Sometimes the history of Oak Bluffs and its people takes a fortuitous turn in providing great stories. I found a sweet story recently thanks to social media about longtime Oak Bluffs resident and visitor Joan Freeman Boyken and Islander Becky Cournoyer. Joan writes a beautiful blog at that I read with some regularity and that you might enjoy as well.

Joan calls herself a “Vineyard-a-holic” and her blog is filled with new and old pictures of the Island — especially Oak Bluffs — that she uses to share her family history here, going back to before the 1940s to when she was a little girl.

In this story, Ms. Cournoyer, while researching her ancestry, was steered to Mrs. Boyken’s blog by the name Albra Mae Flewelling Littlefield Baird, the second wife of Arthur Baird Sr., and Joan Boyken’s grandmother.

Albra’s first husband was Charles Littlefield, who died when Joan’s mother, Maude Littlefield, was three years old. Joan posted a picture of Maude on her blog this past June 19, the same day that Becky sent her a note on Facebook that she had a copy of the book Pilgrim’s Progress and that on the last page was a list of the Oak Bluffs High School senior class of 1926 written by the owner at the time, Maude Louise Littlefield.

Do you suppose it was coincidence that graduation day in 1926 was also June 19, the date on the back of Maude’s graduation picture that Joan had posted? Well, how about the part where Maude had written, “If this book should chance to roam give it a kick and send it home.” Becky Cournoyer did just that, sending the copy of Pilgrim’s Progress home to Joan Freeman Boyken.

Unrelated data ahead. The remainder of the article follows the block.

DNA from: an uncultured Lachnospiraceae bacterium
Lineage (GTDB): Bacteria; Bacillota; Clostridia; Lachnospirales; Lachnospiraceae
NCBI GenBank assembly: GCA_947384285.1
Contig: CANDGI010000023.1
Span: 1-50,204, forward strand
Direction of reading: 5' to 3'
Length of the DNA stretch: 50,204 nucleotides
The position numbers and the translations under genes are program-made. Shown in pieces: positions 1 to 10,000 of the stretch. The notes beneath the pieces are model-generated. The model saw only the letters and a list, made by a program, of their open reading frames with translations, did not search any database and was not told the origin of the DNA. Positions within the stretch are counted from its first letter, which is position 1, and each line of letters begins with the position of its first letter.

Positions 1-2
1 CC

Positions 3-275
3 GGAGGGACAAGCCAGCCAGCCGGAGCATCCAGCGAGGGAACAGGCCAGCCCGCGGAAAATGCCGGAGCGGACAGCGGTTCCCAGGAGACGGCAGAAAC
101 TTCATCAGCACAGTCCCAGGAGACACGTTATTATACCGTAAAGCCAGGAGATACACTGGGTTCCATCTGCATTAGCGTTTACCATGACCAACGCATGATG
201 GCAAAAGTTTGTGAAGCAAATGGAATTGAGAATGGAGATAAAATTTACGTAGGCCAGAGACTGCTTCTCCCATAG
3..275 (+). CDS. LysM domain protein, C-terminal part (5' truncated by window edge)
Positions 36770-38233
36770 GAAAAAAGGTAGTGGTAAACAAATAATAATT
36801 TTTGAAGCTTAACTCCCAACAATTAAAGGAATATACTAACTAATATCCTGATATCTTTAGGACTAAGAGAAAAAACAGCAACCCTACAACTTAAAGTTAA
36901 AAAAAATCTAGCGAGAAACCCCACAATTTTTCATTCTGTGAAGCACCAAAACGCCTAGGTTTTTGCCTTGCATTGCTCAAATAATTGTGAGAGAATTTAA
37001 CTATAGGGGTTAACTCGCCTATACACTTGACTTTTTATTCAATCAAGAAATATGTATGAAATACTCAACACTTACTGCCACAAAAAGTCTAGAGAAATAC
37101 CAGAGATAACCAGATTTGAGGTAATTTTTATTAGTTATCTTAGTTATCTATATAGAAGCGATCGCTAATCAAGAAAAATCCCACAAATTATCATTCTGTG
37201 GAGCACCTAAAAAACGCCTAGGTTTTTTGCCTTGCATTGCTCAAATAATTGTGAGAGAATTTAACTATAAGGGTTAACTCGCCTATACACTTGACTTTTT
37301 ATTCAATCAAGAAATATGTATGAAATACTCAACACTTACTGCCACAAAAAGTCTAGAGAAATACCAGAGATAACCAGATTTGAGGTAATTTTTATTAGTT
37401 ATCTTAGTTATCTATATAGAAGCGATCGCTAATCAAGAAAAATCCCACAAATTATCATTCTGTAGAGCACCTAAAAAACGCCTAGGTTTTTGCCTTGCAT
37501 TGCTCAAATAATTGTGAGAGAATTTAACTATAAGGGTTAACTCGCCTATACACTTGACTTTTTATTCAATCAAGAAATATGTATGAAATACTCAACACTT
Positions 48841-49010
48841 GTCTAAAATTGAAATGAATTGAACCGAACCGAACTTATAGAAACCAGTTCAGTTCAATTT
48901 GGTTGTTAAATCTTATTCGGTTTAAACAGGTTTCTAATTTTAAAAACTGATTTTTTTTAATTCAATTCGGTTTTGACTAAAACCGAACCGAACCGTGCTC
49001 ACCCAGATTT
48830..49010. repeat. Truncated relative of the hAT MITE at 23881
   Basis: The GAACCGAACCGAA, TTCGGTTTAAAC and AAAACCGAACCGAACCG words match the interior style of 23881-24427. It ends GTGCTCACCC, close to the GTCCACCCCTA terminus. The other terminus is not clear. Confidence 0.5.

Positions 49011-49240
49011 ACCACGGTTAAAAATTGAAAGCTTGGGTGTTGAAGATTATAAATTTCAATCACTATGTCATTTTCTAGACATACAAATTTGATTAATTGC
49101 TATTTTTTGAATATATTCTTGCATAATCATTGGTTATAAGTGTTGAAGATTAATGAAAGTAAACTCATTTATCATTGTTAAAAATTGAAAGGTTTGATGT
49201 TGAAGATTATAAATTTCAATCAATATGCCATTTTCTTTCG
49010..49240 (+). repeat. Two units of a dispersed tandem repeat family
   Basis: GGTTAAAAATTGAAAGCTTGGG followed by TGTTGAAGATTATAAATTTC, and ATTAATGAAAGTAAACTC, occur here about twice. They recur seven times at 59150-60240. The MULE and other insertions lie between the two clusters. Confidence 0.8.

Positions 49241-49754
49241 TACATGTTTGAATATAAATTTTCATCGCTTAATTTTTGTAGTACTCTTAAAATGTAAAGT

Bob Coveney died last December and folks are pausing for a tribute to him at the Inkwell Saturday, August 8, at 5 p.m. hosted by his daughter Brooke.

Jo-Anne Bates has a reception at the A Gallery (opposite the Barn Bowl and Bistro) Saturday from 5-7 p.m. for her new art show, Mixed Media on Paper.

The Rotary Club is holding its annual pancake breakfast on Sunday from 7 a.m. to noon at The Anchors next to Memorial Wharf in Edgartown with all-you-can-eat pancakes, bacon, sausage, orange juice and coffee. Prices are $10 for adults, $5 for kids 12 and under. The funds are donated to a variety of Island charities including the Della Hardman Day essay contest.

The documentary about Althea Gibson is Wednesday at the Martha’s Vineyard Performing Arts Center from 7-9 p.m. followed by a discussion with Traci Green, coach of women’s tennis at Harvard University, sportscaster Michael Holley of Oak Bluffs and Boston, and William C. Rhoden, the New York Times sports columnist.

Wednesday is the annual Martha’s Vineyard Camp Meeting Association Gingerbread Cottage Tour from 10 a.m. to 3 p.m. Proceeds from the $25 ticket will be used to restore the Tabernacle and are available at

Richard Taylor presents Martha’s Vineyard-African American Women History Makers at the Martha’s Vineyard Museum at 5:30 p.m. on Thursday, August 13. Stop by to see the Lois Mailou Jones show while you’re there.

One of Oak Bluffs’ Jazz and R&B songstresses, Vivian Male, appears at the Strand on Thursday at 7:30 p.m. Tickets are $35 and half the proceeds go to the Martha’s Vineyard Theater Foundation, a fun way to support the foundation’s efforts to restore our historic theatres. If you can’t make the show, donations are very much appreciated at

Oak Bluffs filmmaker Spike Lee with actors Nick Cannon, Teyonah Parris and Father Michael L. Pfleger will discuss Spike’s new movie, Chiraq, at the performing arts center on Friday from 7 to 9 p.m. The new movie is part of the Martha’s Vineyard African American Film Festival.

Dr. Jack Rizzo is the new principal of Oak Bluffs School and invites parents and town residents to share thoughts on the school. You can call 508-693-0951 to set up a time for an interview or just stop by to say hi.

Joan Freeman Boyken’s grandmother Albra Mae Flewelling Littlefield Baird died in the house that is now the Sweet Life Cafe — a sweet ending to a great story.

Keep your foot on a rock.

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